The necessary electronic management system was developed with French partner DEM Electronique. The resulting digital engine-control system features full redundancy - essential for aircraft. The heart of the system consists of two separate computers which check each other’s operations continuously. In the unlikely event of one failing, the remaining calculator immediately takes over the entire engine management. Full system redundancy extends to fuel injectors and spark plugs.

Mistral Engines has been collaborating with the Embry-Riddle Aeronautical University in Florida, USA for flight testing. The university will also help in introducing the engine to the US market. “We have had lot of discussions with the FAA and we are certain that our engines can be certified,” says Geles.

"We decided to take the Mazda rotary engine block and build an aero engine around it that could be retrofitted to all aircraft"

General aviation is presently in a high-growth phase and is desperately looking for new aircraft engine technologies. About 65% of this market is in the USA and the Americans are not developing suitable new engines. The results of KERO are expected to be already marketable in 2010, as soon as FAA certification is available. Petrol-fuelled versions are already in production and the kerosene version will use many of the same parts. Parts are manufactured by a range of companies, mostly in Europe.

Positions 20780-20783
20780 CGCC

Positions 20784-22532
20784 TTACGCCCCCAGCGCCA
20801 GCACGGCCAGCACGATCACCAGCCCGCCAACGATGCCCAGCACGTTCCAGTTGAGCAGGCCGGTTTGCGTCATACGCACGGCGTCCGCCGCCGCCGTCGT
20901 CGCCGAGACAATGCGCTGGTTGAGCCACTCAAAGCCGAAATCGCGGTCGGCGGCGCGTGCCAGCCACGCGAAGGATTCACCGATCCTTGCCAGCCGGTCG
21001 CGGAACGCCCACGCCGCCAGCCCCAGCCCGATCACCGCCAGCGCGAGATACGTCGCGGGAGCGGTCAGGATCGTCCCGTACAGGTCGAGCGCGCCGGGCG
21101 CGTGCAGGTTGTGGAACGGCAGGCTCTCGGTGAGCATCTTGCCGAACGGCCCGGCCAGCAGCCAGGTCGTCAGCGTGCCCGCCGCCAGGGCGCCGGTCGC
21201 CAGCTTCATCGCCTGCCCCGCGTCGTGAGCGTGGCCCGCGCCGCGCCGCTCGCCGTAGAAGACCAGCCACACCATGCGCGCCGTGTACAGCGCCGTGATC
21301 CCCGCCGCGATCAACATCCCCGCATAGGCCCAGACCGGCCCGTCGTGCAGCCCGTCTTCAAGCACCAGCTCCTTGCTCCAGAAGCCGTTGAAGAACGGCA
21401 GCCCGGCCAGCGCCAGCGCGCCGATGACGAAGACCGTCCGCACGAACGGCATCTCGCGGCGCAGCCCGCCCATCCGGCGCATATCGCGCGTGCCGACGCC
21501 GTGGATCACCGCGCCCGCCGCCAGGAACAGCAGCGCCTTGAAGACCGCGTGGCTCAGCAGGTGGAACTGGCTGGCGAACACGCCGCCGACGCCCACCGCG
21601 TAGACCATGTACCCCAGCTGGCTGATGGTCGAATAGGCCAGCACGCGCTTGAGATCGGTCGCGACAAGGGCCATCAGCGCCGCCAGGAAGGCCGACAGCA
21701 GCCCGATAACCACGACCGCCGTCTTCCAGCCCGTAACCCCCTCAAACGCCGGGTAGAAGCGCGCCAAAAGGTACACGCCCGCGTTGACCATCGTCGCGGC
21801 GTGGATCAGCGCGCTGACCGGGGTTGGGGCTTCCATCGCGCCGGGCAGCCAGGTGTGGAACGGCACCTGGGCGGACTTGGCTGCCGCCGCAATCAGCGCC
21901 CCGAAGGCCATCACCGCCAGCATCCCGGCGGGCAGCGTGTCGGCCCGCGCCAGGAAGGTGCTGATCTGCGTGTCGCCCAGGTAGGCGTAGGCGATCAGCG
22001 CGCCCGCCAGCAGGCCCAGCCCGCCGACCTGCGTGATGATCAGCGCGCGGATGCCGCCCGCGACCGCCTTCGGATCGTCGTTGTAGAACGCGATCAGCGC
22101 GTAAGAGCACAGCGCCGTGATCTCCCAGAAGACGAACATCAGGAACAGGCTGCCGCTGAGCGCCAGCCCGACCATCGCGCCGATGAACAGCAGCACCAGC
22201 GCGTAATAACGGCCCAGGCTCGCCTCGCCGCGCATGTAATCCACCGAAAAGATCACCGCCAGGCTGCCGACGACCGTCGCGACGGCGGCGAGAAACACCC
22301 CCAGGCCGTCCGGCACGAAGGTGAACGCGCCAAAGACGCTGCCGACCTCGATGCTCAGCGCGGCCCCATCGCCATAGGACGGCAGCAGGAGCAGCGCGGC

EUREKA labelling played a key role in obtaining funding for the Mistral Engines’ development. “While we managed to start the work with ‘pocket money’,” explains Geles. “EUREKA labelling enabled us to find the 10 million euro in private equity financing that we needed to see the project safely through to a fully certified product ready for manufacture.” Most of the technical problems have already been overcome - one problem still being tackled is pushing away the detonation, or pre-ignition, limit. Nevertheless, Geles predicts full FAA certification within 18 months of the project ending. The sky is then literally the limit!